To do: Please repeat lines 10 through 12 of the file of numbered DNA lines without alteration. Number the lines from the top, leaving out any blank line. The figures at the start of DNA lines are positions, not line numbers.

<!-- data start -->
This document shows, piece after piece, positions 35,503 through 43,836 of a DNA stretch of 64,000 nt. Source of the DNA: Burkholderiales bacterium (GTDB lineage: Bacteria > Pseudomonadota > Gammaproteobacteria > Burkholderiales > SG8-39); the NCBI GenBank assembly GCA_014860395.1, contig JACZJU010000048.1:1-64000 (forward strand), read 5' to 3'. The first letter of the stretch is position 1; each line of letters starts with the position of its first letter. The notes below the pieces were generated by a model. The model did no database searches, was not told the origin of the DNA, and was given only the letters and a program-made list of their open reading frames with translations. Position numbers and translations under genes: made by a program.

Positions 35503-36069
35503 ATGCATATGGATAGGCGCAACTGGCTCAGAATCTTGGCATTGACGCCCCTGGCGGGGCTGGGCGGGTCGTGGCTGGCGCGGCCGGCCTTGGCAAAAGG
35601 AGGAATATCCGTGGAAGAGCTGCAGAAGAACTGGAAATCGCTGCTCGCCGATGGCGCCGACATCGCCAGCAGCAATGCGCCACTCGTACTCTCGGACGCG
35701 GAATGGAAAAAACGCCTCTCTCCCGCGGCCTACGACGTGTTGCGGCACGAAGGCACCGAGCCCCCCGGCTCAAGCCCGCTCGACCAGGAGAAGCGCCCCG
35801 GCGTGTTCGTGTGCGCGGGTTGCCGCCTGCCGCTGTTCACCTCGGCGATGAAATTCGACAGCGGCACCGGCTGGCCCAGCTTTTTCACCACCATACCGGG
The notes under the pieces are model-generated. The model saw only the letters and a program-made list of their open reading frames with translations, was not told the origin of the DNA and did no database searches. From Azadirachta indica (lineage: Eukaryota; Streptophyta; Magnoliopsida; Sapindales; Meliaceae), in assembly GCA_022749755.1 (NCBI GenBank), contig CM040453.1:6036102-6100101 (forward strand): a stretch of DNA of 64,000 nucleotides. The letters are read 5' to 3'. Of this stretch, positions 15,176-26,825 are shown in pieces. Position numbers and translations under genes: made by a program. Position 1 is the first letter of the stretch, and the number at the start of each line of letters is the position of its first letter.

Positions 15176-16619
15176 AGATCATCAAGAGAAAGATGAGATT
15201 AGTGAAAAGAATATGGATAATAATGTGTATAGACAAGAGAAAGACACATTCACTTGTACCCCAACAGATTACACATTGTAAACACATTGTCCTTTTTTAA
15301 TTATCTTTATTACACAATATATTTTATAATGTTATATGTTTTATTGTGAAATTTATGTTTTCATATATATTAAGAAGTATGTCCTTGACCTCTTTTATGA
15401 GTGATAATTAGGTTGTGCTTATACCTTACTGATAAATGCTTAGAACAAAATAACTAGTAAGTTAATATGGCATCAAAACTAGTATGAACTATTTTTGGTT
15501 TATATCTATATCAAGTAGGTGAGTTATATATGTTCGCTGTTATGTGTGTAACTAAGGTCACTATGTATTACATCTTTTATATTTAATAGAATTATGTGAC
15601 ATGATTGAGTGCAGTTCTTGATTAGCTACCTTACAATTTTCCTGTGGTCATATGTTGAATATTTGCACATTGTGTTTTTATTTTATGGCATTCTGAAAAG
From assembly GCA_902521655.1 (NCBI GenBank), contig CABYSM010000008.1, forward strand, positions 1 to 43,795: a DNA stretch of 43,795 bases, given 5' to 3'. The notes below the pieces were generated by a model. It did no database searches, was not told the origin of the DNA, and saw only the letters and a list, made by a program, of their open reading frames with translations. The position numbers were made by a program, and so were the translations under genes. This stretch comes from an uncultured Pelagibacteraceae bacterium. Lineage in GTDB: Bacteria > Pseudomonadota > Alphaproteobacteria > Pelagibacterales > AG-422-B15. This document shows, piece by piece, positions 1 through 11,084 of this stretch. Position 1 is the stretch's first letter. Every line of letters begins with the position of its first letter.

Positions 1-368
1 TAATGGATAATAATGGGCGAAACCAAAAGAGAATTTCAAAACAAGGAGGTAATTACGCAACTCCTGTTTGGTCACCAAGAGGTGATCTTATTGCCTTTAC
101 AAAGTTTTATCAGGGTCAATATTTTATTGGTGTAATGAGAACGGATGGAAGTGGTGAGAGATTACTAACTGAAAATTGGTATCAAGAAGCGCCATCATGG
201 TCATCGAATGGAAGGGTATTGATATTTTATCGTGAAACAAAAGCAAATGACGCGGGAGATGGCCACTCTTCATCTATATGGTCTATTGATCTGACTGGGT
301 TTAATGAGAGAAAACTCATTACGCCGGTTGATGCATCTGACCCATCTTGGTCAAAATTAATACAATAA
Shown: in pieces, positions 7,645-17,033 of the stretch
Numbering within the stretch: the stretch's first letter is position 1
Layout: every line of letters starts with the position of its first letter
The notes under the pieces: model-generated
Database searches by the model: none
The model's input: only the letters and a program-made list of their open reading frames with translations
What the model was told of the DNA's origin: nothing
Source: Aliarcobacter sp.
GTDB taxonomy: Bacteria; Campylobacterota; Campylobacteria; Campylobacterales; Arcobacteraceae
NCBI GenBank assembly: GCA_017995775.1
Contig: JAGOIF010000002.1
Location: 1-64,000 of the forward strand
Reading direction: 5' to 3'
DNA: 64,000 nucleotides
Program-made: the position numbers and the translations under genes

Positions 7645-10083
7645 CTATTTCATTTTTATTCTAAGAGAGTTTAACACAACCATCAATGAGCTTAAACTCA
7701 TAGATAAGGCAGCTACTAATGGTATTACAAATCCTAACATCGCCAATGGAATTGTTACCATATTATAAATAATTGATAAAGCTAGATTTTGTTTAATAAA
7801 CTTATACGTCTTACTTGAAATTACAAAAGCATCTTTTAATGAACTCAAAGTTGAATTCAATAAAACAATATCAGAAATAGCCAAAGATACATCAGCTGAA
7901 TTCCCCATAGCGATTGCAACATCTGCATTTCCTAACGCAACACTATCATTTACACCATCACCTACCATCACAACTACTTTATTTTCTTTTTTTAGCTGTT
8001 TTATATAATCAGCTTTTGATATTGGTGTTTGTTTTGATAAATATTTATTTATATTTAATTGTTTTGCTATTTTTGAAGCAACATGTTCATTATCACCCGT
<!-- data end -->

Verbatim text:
15201 AGTGAAAAGAATATGGATAATAATGTGTATAGACAAGAGAAAGACACATTCACTTGTACCCCAACAGATTACACATTGTAAACACATTGTCCTTTTTTAA
15301 TTATCTTTATTACACAATATATTTTATAATGTTATATGTTTTATTGTGAAATTTATGTTTTCATATATATTAAGAAGTATGTCCTTGACCTCTTTTATGA
15401 GTGATAATTAGGTTGTGCTTATACCTTACTGATAAATGCTTAGAACAAAATAACTAGTAAGTTAATATGGCATCAAAACTAGTATGAACTATTTTTGGTT